Cornwall Insight has announced it’s final Default Tariff Cap prediction for January to March 2024 at £1,931 for a typical dual fuel household.
Announced following the close of the observation window yesterday (15 November) the market researcher’s final prediction represents a 5% increase from the current cap which sits at £1,834.
The final prediction remains roughly in line with Cornwall Insight’s preceding forecast, with the price cap expected to decline from the end of March, subject to ongoing volatility within the wholesale energy market.
Default Tariff Cap forecasts using new Typical Domestic Consumption Values (dual fuel, direct debit customer):
UK’s increasing reliance on Liquified Natural Gas (LNG) has made the nation more susceptible to wholesale market volatility caused by geopolitics, such as disruptions to the Finnish Baltic connector, the Israel-Hamas conflict and industrial action at gas production facilities in Australia, which cause higher energy unit prices.
Default Tariff Cap forecasts, Per Unit Costs and Standing Charge (dual fuel, direct debit customer):
Cornwall Insight has also predicted an increase in electricity standing charges, including an increase of 8p per day in April. The company has attributed this rise predominantly to ongoing network charge reform shifting more that charged from per unit to per day, which will mean customers will incur costs regardless of their energy consumption.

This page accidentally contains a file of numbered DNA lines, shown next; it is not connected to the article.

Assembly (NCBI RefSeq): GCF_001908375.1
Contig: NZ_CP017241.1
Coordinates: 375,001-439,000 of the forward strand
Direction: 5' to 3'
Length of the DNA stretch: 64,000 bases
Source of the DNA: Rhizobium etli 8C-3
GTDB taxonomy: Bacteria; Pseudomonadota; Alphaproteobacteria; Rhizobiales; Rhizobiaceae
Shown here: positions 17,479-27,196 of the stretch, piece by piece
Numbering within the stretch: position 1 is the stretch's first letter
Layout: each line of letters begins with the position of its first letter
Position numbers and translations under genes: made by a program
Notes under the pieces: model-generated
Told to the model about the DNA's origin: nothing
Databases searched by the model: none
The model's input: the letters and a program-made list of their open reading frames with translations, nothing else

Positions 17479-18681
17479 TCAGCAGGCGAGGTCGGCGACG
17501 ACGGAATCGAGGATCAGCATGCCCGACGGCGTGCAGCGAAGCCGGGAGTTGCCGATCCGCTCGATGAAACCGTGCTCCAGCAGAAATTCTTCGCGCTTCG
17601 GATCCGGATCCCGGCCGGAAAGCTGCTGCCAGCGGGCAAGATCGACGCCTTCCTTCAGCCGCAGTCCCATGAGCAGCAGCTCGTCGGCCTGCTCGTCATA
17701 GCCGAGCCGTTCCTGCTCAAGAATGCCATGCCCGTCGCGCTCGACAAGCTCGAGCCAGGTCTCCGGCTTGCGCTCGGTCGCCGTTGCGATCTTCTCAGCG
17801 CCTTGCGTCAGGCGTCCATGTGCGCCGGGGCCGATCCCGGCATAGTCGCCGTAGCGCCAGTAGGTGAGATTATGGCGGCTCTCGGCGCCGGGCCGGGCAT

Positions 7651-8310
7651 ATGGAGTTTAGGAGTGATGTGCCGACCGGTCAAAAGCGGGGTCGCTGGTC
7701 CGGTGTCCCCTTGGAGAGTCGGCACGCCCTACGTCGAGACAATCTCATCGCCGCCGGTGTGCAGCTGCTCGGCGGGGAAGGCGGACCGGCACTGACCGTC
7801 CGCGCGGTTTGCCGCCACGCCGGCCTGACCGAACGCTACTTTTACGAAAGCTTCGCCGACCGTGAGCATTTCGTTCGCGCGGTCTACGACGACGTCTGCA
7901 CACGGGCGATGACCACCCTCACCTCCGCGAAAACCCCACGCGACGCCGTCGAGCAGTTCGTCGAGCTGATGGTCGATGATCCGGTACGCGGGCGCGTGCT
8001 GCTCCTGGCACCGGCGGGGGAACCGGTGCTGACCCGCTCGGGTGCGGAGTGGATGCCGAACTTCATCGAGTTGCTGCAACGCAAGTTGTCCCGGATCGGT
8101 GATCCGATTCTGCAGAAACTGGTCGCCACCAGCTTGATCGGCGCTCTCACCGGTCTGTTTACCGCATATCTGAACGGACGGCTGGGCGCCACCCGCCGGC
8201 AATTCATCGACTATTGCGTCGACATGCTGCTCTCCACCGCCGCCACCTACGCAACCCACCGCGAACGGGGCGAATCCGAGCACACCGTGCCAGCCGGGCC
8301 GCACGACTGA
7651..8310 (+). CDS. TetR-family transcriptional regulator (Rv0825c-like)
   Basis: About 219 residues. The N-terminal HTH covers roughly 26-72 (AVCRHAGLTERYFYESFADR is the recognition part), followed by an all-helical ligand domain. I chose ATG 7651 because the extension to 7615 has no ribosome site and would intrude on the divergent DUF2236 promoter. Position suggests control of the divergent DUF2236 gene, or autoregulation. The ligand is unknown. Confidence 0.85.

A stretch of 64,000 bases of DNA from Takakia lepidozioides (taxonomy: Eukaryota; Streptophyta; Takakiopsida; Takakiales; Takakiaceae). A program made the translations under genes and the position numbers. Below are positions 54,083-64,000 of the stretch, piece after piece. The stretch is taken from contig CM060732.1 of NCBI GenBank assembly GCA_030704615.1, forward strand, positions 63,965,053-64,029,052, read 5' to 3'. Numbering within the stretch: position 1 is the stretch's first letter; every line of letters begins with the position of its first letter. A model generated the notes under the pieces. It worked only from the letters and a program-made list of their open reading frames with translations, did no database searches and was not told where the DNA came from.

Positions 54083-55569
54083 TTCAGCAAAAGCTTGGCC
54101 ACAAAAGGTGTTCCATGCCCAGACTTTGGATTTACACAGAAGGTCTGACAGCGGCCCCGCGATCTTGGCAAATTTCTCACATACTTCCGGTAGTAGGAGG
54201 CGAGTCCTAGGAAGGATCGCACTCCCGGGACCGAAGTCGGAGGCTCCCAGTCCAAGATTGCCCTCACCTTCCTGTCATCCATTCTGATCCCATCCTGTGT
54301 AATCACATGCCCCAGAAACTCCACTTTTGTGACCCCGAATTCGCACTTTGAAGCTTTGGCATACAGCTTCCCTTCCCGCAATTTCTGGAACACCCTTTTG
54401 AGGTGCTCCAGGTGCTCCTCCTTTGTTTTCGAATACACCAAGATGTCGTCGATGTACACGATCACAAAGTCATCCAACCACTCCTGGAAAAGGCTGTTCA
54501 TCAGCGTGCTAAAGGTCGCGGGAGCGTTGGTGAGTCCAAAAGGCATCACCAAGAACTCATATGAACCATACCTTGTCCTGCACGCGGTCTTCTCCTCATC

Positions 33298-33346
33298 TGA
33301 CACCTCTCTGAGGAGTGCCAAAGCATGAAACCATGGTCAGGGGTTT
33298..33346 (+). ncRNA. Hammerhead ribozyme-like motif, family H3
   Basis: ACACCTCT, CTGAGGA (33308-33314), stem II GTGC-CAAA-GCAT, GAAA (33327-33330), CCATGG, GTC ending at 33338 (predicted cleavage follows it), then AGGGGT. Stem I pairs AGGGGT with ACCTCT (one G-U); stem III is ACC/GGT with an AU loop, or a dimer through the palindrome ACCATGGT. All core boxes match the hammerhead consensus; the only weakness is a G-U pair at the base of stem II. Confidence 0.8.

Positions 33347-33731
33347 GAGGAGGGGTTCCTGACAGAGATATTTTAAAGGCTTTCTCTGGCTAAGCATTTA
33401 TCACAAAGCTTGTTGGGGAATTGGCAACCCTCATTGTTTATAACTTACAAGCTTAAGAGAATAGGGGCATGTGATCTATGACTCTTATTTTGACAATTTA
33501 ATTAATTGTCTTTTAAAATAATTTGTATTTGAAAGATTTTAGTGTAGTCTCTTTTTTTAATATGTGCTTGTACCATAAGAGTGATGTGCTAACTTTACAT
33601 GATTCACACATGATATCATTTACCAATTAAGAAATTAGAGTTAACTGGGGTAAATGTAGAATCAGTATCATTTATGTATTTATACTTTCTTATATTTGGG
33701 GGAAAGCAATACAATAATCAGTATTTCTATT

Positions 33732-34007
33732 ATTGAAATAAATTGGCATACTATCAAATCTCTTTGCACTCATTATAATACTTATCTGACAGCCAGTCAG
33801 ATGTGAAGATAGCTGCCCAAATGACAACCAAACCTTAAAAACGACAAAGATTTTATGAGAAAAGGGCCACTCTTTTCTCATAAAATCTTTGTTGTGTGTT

“An unstable wholesale energy market, coupled with the UK’s reliance on energy imports, makes it inevitable that energy bills will rise from current levels. This leaves households facing yet another winter with bills hundreds of pounds higher than pre-pandemic levels, and affordable fixed deals few and far between,” said Dr Craig Lowrey, principal consultant at Cornwall Insight.
“The King’s Speech acknowledged that it is our exposure to volatile international energy markets that has led to higher and less predictable bills. While we continue to advocate for immediate targeted support for vulnerable consumers, it is evident that the only enduring solution lies in transitioning the UK away from the influence of global energy prices towards sustainable, domestically sourced energy.
“The government’s commitment to attracting record levels of investment in renewable energy sources is a promising step, and ensuring they deliver on this pledge will be paramount in shaping a more stable and affordable energy future.”